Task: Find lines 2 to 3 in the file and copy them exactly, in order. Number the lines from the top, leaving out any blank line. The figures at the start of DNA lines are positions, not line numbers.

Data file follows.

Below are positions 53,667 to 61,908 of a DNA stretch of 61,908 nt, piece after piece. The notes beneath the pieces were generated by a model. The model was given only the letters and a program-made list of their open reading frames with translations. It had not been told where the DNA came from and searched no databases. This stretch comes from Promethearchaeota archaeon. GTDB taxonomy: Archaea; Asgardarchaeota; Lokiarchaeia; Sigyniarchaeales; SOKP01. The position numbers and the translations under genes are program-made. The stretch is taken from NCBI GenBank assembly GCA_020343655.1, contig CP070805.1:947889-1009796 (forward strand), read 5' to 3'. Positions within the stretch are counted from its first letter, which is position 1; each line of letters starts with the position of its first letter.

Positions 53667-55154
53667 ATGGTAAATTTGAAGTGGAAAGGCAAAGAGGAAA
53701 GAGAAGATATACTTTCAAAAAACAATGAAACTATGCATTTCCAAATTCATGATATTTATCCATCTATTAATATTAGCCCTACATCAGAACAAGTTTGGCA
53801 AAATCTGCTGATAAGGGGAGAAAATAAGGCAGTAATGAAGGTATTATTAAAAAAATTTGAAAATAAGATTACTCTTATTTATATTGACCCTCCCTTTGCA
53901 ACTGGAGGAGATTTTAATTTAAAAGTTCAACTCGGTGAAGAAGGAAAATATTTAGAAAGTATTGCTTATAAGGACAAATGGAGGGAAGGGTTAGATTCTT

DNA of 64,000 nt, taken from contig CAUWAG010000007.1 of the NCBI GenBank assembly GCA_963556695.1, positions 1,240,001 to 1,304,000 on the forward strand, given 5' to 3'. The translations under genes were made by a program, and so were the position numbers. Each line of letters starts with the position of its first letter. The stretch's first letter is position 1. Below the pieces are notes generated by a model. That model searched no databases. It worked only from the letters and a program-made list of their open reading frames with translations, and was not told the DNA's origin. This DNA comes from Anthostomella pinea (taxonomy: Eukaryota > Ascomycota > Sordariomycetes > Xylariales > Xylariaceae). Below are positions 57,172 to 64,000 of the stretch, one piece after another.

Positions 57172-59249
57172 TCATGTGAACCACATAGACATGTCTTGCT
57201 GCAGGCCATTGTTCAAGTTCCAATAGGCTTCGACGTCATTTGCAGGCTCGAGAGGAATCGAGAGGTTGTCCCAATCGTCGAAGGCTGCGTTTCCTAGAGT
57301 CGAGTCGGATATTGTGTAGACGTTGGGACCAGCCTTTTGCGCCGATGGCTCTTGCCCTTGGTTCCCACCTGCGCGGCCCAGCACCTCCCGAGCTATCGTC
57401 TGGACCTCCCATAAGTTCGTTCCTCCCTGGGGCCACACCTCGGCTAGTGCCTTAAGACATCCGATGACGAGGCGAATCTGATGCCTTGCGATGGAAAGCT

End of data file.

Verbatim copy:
Positions 53667-55154
53667 ATGGTAAATTTGAAGTGGAAAGGCAAAGAGGAAA